The Week's Can't-Miss Performance

Trumpeter Nicholas Payton gives Louis Armstrong a vivacious overhaul

Born and raised amongst brass bands on the legendary streets of the French Quarter, 28-year-old Nicholas Payton blows his horn with the vibrant energy of the original New Orleans jazz artists. Dearly departed old-timer Doc Cheatham -- who traded hot licks with the young trumpeter on their 1994 Grammy-winning collaboration -- once said, "I haven't heard anybody like him since Louis [Armstrong]."

While Payton embodies the bright, soaring tone and charismatic phrasing of the golden age of jazz, he's no revivalist. Even while touring as a teenager with former John Coltrane drummer Elvin Jones, Payton was shaping a signature sound that integrated both traditional and modern jazz concepts into a big-picture style. His latest Verve recording, Dear Louis, shows off this synthesis to great effect, taking a dozen of Satchmo's well-worn titles and giving them a harmonic overhaul that belies the project's mainstream pitch. Buoyant with Payton's characteristic exuberance and a colorful arrangement style clearly indebted to Duke Ellington, the album bubbles over with surprising depth and vivacity.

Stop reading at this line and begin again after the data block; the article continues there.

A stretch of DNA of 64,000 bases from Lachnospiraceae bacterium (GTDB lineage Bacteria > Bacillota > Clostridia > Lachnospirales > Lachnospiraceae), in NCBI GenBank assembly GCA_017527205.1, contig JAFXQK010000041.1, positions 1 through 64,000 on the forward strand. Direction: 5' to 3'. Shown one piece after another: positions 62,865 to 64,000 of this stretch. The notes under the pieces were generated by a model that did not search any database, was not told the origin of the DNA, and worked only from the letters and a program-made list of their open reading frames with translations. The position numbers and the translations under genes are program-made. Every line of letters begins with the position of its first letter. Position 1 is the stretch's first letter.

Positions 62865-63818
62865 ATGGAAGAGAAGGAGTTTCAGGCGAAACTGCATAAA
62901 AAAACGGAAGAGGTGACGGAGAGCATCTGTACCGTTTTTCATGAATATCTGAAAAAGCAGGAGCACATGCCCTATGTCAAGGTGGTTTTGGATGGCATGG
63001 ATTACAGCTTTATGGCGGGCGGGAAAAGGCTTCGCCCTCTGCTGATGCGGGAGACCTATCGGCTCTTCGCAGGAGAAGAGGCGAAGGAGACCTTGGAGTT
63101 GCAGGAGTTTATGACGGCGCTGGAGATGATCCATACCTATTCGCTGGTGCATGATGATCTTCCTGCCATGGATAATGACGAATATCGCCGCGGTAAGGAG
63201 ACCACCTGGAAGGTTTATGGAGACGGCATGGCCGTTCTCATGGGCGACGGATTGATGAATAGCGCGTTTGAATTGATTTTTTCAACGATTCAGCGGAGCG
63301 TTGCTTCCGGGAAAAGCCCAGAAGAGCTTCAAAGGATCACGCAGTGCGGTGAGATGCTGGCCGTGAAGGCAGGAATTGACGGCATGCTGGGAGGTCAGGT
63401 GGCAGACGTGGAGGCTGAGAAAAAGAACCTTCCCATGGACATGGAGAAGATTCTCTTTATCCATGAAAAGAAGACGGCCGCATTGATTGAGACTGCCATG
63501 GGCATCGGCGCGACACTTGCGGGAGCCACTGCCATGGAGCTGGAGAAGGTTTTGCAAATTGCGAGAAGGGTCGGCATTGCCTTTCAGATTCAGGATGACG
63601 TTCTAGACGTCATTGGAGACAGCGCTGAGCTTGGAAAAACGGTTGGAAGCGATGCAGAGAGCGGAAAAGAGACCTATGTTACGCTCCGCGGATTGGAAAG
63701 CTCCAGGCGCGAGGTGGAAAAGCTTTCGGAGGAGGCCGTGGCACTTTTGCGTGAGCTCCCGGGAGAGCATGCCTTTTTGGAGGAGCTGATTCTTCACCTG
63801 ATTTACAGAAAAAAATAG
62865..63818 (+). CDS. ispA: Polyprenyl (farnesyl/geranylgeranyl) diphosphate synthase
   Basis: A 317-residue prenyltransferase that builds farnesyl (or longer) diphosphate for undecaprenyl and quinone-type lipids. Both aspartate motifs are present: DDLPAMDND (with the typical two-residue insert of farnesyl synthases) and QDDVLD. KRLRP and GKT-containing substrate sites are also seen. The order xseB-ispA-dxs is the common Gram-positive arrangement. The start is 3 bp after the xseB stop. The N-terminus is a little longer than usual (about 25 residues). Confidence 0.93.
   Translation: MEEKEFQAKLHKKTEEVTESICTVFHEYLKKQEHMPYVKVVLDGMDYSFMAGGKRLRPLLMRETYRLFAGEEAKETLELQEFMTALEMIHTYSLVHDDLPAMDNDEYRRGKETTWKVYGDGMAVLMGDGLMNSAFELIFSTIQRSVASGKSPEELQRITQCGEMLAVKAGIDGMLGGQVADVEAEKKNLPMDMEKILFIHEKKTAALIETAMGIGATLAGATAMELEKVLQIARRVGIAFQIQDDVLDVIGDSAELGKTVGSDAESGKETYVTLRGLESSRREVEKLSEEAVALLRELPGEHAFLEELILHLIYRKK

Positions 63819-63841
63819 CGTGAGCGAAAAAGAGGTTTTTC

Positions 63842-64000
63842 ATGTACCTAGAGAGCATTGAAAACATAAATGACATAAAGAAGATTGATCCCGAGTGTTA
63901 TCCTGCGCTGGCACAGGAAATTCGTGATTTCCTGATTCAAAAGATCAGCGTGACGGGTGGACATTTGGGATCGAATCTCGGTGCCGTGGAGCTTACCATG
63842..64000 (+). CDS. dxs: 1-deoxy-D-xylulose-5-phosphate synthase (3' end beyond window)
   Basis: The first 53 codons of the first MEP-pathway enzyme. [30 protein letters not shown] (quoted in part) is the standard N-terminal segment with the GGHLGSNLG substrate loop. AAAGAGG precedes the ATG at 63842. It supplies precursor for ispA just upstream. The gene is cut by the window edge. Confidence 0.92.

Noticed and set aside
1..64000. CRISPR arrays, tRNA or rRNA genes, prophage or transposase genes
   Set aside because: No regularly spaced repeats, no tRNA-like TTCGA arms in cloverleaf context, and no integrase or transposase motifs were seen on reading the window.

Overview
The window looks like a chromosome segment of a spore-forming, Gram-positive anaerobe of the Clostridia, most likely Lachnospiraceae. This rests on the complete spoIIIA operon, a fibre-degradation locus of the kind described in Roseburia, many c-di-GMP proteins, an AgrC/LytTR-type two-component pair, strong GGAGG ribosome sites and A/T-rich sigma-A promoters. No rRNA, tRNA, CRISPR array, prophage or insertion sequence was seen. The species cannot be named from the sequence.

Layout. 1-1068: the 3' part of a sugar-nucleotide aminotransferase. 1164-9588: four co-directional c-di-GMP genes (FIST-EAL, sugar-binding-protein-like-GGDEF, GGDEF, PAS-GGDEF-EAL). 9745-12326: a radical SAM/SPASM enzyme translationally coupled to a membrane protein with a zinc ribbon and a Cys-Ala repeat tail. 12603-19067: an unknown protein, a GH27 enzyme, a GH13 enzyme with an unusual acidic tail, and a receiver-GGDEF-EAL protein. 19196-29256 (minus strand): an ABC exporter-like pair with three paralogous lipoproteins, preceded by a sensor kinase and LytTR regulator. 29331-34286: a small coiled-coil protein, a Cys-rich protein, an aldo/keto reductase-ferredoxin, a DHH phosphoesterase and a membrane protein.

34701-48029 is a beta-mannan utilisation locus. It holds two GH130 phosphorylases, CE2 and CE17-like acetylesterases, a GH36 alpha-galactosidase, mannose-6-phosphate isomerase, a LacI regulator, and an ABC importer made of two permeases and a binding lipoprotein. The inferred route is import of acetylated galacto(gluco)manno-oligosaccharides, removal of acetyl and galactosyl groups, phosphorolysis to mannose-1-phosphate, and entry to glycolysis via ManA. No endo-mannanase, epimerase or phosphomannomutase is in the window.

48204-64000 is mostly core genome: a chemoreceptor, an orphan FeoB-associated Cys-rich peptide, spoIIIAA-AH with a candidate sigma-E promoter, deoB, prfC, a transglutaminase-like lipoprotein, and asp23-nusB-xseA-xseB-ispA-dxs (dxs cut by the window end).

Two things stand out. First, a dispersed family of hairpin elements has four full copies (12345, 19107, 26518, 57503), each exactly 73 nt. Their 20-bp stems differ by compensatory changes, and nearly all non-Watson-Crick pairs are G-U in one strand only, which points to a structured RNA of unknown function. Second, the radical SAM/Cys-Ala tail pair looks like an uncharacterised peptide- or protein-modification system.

Vincent Soyez


Wednesday through Saturday, Feb. 6-9, at 8 and 10 p.m. and Sunday, Feb. 10, at 2 and 8 p.m.

Tickets are $18-22 for evening shows, and $5 for kids, $10 per adult with one kid, $18 general for the Sunday matinee

Yoshi's, 510 Embarcadero West (at Washington), Oakland, (510) 238-9200

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Despite Payton's commercial profile, he has earned the respect of radical players like the late Lester Bowie, who once applauded the trumpeter's honesty, verve, and authentic grasp of history. In an era of watered-down mainstream jazz, Payton is the real deal.

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